THE BIG ISSUE
Return Of The Cash Cowboy.
He says he's an eco-warrior but he drives a Ferrari. He talks about poverty but he lives in a mansion.
Should we take Jay Kay seriously? Precious Williams finds out.
Jay Kay, the phenomenally agile 29-year-old frontman of funk outfit Jamiroquai leaps to his feet and screams:
"Fifteen million! She's saying I'm 15 million quid, Toby! Where's the 15 million?"
The pigtailed singer and songwritter raises his tin shoulders in a shrug:
"There's no way in the world I've got 15 million. You can't believe everything you read, sweetheart. And whatever money I had, I spent most of it on a house and a studio. There's very little left in the kitty. If someone can locate the missing 15 million pounds, I'd be most grateful..."
"Oh actually, I took it Jay," interjects Toby Smith, the band's keyboardist. "I embezzled it."
Smith turns to address lead singer Kay with a mocking smile. "Sorry mate, didn't think to tell you I got it."
Kay returns to his seat with a satisfied smirk and grins impishly as the rest of the band dissolve into fits of sarcastic laughter.
"I've bought a nice big house, and I've got a few decent cars, yeah," he says conspiratorially.
"But it's not like I've exactly bought a lot of cars lately," he adds, eyeing his Jamiroquai colleagues, who collectively nod their agreement. "Is it?"
Kay suddenly lunges forward and snatches up a copy of the group's latest album Synkronized from amid the half-eaten food and smoked-down-to-the-roach joints that litter the room's dining table. "Why is that not done in Jamiroquai writting?" he demands.
"Er, that's not the finish thing," explains Derrick McKenzie, Jamiroquai's drummer.
"It doesn't matter," continues Kay. "It should still be in there. It doesn't look the same if it ain't like that. You've gotta stick to the standards."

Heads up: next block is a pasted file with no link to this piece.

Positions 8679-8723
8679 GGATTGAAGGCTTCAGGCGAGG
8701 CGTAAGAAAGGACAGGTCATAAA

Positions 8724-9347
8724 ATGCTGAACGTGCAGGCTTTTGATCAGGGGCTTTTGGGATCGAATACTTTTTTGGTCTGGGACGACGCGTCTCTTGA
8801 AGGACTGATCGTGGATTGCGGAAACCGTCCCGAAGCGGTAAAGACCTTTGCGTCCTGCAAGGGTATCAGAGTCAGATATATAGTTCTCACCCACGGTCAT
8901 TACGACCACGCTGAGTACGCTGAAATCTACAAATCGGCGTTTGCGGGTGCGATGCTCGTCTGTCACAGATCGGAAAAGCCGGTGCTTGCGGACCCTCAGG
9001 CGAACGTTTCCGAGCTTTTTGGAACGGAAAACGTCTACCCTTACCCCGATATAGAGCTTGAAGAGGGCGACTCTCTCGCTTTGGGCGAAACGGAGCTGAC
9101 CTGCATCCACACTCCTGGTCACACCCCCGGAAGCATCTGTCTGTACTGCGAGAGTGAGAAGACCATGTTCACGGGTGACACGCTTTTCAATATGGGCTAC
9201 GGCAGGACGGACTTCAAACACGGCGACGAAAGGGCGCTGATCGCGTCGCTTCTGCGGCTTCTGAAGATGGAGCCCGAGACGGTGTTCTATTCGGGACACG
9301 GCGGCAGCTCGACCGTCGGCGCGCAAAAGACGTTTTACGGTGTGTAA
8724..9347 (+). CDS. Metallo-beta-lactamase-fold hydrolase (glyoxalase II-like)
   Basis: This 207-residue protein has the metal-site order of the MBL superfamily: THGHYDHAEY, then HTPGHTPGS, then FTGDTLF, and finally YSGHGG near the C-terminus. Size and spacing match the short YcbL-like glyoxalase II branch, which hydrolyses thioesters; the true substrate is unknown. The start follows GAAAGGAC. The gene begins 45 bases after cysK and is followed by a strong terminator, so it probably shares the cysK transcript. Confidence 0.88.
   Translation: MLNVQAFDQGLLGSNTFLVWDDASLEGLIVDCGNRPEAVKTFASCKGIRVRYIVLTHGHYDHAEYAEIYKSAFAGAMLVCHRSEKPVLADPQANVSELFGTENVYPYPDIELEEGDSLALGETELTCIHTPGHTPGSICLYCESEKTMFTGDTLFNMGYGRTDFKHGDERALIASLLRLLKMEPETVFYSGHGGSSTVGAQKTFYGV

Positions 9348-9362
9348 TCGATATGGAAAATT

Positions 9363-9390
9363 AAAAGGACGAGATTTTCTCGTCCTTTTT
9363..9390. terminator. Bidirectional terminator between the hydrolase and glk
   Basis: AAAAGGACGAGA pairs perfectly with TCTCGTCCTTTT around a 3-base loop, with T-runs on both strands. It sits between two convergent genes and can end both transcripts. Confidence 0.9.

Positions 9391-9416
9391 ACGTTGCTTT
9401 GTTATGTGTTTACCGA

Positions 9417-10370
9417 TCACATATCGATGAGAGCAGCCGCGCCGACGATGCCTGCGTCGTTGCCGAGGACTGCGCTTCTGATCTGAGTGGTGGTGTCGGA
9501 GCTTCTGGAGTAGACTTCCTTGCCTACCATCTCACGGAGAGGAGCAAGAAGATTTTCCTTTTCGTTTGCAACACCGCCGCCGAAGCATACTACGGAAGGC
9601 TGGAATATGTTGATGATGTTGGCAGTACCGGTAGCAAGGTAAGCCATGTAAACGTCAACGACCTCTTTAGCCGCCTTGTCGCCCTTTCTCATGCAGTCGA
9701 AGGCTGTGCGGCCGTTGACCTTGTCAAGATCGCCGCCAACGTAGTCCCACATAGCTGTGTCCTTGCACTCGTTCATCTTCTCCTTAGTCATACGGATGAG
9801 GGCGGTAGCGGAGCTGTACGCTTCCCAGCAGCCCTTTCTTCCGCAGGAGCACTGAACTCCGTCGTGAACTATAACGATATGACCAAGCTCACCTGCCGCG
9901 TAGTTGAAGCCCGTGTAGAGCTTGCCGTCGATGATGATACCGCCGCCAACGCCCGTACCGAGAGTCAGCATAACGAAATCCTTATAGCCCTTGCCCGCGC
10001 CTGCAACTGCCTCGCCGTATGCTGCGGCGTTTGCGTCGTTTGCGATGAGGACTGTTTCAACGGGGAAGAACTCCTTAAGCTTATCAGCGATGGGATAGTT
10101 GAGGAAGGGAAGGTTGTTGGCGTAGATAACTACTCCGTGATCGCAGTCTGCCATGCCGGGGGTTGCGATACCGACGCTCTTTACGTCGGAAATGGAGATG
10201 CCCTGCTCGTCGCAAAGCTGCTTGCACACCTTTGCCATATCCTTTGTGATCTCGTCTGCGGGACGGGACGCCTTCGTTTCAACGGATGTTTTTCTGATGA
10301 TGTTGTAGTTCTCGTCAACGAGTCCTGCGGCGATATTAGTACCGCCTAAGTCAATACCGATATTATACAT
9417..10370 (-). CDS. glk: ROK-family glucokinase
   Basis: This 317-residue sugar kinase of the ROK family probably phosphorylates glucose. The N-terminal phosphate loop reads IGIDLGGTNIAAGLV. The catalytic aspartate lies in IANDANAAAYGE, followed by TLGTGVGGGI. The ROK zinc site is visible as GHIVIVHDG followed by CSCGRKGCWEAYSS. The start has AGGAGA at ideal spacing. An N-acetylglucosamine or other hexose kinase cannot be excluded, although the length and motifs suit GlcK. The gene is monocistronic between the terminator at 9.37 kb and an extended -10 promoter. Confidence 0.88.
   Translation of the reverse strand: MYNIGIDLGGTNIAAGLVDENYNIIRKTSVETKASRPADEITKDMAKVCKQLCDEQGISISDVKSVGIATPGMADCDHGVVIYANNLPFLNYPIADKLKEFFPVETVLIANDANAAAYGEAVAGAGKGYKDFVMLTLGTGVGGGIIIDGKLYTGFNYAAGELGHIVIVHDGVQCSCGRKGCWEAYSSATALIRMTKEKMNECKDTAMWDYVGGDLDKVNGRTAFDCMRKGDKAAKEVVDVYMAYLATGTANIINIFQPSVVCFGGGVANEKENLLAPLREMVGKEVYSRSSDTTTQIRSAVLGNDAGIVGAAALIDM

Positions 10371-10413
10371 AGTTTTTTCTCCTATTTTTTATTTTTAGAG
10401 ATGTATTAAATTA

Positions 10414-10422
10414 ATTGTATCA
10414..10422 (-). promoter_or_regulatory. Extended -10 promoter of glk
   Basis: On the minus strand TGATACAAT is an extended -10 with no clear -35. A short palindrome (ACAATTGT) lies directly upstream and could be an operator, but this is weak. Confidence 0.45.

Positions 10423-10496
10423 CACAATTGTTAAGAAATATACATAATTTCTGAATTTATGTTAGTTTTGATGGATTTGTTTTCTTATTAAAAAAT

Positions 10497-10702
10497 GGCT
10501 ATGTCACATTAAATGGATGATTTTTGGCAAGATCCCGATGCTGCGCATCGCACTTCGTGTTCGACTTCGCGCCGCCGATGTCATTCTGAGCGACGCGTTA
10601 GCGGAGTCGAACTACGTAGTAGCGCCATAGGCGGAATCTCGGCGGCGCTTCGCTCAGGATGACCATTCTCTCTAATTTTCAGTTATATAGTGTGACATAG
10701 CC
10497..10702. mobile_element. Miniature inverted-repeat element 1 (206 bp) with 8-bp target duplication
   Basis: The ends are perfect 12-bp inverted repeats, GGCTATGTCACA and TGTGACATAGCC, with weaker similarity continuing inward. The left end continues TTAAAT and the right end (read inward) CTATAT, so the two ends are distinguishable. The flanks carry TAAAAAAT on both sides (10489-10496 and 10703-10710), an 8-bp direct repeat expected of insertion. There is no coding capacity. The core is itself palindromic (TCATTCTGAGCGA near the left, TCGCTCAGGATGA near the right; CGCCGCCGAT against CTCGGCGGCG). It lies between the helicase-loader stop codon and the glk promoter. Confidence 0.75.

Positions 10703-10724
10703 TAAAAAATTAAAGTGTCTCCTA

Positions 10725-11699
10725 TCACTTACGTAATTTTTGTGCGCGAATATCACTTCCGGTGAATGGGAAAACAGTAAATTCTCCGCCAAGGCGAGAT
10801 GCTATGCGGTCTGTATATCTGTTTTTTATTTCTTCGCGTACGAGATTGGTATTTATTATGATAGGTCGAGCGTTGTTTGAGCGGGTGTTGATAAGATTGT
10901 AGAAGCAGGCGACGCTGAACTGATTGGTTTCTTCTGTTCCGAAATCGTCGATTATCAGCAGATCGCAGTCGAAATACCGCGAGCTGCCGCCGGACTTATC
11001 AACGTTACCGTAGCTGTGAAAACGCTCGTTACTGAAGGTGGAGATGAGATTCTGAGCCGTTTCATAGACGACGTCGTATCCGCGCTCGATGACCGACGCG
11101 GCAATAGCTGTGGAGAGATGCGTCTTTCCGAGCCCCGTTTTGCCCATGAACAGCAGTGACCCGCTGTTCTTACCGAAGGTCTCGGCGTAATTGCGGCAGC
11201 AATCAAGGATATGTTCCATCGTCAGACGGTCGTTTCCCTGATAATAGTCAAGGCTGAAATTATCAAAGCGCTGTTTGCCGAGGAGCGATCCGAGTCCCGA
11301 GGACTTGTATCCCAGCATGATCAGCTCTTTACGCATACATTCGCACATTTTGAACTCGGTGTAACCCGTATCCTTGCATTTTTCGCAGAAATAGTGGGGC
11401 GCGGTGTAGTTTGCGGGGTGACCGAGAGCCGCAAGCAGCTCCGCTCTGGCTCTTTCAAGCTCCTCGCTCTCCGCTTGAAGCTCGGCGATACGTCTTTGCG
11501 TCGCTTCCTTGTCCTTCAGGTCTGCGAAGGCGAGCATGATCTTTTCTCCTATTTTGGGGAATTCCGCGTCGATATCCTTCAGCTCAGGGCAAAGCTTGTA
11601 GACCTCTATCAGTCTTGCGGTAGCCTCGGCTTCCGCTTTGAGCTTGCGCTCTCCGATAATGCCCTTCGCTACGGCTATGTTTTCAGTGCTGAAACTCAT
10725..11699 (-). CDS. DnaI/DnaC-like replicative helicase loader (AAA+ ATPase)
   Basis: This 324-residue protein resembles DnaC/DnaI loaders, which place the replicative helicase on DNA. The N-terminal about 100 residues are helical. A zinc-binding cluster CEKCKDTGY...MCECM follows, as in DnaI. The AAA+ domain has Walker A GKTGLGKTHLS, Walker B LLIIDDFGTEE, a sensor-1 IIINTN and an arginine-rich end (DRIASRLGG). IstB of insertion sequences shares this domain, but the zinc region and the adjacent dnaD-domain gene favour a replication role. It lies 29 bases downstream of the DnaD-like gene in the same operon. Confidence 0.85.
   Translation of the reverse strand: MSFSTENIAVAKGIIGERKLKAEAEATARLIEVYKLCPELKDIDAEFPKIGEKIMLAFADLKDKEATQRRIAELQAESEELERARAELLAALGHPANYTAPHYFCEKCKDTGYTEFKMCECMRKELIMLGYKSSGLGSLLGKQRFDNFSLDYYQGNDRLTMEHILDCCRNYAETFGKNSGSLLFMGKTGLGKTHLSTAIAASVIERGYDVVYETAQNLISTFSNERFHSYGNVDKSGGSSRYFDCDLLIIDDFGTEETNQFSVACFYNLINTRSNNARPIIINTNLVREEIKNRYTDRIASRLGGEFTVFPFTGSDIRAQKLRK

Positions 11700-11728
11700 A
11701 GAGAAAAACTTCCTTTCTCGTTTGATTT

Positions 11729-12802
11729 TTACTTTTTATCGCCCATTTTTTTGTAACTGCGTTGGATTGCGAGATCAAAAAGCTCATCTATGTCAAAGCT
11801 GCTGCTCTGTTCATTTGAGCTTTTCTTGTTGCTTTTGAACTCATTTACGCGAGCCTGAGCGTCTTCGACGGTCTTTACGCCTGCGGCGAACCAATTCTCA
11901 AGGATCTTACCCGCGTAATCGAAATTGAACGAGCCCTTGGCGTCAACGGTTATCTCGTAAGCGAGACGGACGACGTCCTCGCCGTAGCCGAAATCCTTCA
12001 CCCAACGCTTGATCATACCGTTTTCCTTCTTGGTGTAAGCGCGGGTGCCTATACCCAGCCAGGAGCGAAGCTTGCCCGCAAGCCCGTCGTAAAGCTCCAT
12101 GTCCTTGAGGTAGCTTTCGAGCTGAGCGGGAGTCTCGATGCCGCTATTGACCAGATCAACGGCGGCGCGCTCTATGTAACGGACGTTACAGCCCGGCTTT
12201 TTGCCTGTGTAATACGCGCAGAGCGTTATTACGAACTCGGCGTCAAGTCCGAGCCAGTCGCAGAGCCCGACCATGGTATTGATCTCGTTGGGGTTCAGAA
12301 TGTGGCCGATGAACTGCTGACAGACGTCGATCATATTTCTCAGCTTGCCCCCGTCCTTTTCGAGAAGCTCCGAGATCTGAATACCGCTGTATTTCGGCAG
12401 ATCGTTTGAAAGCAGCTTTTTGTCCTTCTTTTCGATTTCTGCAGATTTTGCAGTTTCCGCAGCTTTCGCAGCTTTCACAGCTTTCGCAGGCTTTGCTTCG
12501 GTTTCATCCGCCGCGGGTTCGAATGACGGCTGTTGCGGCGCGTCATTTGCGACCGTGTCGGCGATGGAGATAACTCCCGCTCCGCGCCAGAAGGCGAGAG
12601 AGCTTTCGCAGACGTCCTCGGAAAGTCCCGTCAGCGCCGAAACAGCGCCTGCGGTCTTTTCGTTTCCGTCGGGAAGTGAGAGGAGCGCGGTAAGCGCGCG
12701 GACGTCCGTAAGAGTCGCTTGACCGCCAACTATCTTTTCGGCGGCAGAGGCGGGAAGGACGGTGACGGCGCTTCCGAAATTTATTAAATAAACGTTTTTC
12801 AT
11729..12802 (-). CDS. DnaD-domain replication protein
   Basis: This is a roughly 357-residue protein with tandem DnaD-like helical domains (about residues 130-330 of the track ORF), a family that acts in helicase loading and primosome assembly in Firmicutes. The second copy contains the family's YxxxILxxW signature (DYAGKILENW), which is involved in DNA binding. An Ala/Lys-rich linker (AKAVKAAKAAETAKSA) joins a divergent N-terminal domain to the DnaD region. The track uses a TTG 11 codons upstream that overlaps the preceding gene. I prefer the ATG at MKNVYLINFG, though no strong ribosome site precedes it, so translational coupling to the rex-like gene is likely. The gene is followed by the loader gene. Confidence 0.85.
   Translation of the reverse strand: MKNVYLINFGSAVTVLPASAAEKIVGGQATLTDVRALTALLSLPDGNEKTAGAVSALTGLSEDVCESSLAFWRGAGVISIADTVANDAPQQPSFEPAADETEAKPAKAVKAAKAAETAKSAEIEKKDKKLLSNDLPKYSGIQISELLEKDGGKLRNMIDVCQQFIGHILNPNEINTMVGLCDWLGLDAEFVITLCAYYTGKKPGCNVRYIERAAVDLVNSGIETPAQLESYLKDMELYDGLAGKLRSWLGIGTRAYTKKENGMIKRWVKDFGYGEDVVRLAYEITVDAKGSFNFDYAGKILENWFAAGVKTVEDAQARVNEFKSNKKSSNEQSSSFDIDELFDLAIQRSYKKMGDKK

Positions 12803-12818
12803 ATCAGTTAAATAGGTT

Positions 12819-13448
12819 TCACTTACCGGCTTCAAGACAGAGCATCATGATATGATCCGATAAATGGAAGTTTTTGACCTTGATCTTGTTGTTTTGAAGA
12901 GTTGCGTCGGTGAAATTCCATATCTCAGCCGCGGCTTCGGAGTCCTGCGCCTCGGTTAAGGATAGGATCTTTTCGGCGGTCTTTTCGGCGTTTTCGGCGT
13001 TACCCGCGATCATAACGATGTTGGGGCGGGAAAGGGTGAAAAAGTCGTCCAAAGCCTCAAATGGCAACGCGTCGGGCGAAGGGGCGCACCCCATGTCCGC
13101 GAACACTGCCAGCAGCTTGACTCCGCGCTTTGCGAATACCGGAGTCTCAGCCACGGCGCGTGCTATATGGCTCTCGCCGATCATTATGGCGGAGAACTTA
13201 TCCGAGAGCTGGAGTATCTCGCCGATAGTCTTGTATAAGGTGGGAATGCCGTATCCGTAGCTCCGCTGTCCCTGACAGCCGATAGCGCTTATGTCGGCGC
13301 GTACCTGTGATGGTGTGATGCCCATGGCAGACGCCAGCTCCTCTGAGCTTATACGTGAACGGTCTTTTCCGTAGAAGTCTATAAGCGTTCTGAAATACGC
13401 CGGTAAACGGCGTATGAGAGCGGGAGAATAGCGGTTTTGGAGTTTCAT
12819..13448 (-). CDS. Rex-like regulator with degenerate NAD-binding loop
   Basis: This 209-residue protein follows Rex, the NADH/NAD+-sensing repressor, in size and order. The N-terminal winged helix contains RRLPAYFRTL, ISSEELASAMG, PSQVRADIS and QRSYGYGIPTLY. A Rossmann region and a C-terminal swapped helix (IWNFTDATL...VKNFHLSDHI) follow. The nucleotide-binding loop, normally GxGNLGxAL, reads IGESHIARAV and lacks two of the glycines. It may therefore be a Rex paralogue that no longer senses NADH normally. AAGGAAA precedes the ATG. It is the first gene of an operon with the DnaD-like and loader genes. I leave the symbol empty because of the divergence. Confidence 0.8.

Kay, in fact, owns a whole fleet of 'decent' cars. At the last count he had two Ferraris, three BMWs, an Aston Martin, a Lamborghini and
a Mercedes, collectively valued at £1.5million. He explains that his obsession with fast cars stems from a childhood spent on the move with his cabaret-singer mother, Karen Kay, "When you spent half your childhood bouncing about in the back of a convertible Triumph Herald,
you learn to appreciate cars like Ferraris and Aston Martins. I admit I get a total buzz from putting my foot right down,
I'm a speed freak, but the cars are not status symbols. I know how to appreciate them."
Kay's appreciation of his favourite Ferrari led him to ignore speed limits and hurtle along at an adrenalin-raising 110 miles per hour.
His subsequent temporary loss of his licence seems only to have fuelled his arrogance. He derides current British speed restrictions and declares that driving any slower than 70 mph is "a joke". Despite his attitude, Kay has since regained his driving licence and today
houses his prized car collection in the grounds of his 400-year-old Buckinghamshire manor house.
"If you can afford to buy a house, you buy one, don't ya? I didn't buy a house to make a rock'n'roll statment,"
Kay says of his £2 million, 42-acre abode which boasts heated out-door pool, stables and a vast moat.
"I wanted to have a place to park my cars and just to, like, be. And I needed a big house so I could build a studio,"
he continues. "We're the sort of band who need a studio to operate in so that we can become more prolific."